Business Trends


11 05 2013

11 05 2013

Despite Lower Sales, Small Business Owners Optimistic

New surveys reveal that small businesses have been struggling but are hopeful for improved business in the future. While the recent Senate deal may have ended the partial federal shutdown, the legislation has only postponed reaching a budget decision for a few months. Even so, many small businesses expect to see a light at the end of the tunnel, with a majority optimistic for the next 12 months.

Since the recession, small business sales increased impressively and growth has remained steady. According to Sageworks, revenue at companies with annual sales below $10 million increased by 8 percent in 2010 and 2011. This year, however, the pace is slipping. So far in 2013, growth is at only 2 percent, suggesting that many small businesses have not achieved the levels they hoped for so far this year.

Consistent with this trend, only 32 percent of small businesses have seen an increase in sales in the past six months, according to Capital One’s Spark Small Business Barometer. Many small businesses find themselves in a rut, with the culprit being poor economic conditions. In the same survey, fifty-two percent rated current business conditions fair to poor. When asked what long term challenges they face, 29 percent – the largest proportion – indicated the economy was the most important. Nineteen percent said healthcare costs were their biggest challenge and 15 percent said government regulations.

The drama over the federal budget could be the cause of pessimism in the economy. In the National Federation of Independent Businesses’ October report, Chief Economist Bill Dunkelberg cited botched healthcare implementation and “manufactured crises” related to budget talks as a cause of concern.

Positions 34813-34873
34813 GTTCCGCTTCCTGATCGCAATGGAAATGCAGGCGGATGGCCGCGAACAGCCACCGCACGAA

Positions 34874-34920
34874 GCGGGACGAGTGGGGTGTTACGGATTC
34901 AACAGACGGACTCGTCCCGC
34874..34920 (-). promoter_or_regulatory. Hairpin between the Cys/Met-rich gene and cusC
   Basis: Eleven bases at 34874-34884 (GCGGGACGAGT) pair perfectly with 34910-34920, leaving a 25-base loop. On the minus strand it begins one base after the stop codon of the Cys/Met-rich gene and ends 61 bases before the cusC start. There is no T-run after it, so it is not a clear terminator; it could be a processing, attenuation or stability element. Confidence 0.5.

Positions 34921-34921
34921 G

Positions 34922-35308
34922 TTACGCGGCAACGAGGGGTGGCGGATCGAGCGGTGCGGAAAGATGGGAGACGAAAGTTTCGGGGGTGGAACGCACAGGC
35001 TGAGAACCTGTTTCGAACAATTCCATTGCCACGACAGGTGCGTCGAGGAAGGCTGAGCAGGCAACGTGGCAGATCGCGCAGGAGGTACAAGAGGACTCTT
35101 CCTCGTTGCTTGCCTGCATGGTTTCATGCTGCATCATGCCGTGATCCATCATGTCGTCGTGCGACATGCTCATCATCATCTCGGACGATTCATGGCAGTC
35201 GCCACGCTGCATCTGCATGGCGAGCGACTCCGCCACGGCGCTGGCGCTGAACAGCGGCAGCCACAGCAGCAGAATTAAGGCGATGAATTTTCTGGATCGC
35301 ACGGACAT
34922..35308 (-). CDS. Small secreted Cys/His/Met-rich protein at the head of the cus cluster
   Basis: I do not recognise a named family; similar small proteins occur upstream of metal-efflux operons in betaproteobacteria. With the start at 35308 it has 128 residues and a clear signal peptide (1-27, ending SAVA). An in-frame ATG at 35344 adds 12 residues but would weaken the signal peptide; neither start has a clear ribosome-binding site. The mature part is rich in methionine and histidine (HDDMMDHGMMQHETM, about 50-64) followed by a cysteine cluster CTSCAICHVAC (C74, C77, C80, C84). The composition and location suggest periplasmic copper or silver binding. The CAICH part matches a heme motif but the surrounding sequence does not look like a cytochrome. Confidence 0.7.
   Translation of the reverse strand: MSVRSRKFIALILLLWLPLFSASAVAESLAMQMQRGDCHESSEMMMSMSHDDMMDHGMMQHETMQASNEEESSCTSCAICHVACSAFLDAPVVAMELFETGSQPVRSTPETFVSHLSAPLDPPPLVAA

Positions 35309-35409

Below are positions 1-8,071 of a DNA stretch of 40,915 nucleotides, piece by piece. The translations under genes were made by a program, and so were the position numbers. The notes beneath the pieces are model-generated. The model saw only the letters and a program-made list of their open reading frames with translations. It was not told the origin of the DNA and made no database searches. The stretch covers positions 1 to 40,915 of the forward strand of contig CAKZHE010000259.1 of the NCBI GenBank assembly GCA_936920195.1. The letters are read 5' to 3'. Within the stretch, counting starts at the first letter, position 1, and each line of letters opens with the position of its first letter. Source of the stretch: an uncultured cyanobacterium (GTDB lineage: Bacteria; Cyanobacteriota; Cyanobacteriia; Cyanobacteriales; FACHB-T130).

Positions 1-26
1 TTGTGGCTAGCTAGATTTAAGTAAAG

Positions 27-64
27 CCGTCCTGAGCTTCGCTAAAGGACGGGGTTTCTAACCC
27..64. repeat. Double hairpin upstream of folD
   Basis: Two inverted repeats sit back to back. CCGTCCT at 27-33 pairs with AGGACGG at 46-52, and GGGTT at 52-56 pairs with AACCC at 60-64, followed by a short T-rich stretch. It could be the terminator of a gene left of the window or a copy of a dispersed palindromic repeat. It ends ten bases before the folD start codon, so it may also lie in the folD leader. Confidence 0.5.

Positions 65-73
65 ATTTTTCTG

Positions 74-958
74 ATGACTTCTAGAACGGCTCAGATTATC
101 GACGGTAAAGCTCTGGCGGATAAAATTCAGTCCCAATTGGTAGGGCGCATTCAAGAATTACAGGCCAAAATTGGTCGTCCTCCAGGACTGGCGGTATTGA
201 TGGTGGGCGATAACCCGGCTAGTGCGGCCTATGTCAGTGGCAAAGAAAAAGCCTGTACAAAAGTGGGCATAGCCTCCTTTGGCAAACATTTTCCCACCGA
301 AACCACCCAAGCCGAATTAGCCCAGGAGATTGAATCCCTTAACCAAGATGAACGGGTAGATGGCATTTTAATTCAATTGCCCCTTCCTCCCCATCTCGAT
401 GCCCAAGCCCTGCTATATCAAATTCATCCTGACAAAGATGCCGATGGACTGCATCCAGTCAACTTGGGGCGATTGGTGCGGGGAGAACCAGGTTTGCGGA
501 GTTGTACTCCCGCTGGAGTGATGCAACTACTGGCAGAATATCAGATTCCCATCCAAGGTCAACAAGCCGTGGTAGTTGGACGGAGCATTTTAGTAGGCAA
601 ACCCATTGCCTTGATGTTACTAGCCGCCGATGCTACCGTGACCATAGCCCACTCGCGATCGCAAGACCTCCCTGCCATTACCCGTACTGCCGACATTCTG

“Prospects for politicians and policymakers ‘getting it right’ are low, and job creators are rolling their eyes and shaking their heads thinking, ‘This is certainly not the way to run the largest enterprise in the world’,” he explained, adding that small business owners are likely to “remain pessimistic, accepting the notion that growth is going to be sub-par and that their government is likely to continue in dysfunctional mode for months to come.”

But despite the grim outlook, small businesses appear to be optimistic about the long-term.

Future growth

Fifty-two percent of business owners are optimistic about the national economy over the next 12 months, according to the Capital One survey. This is an eight-point increase over the national economic outlook reported during the previous quarter. Forty-six percent of firms expect their financial situation to improve over the next six months, which is a nine-point improvement compared to the same time last year.

Small business owners anticipate growth, but the continued budget debate could mean things get worse before they get better. Businesses bracing themselves should consider getting a small business loan to offset losses and invest in improvements that will boost their sales. National Funding provides speedy and hassle-free loans. During the times that banks and federal lenders have failed to offer assistance, National Funding has continued to provide a needed service to small businesses.


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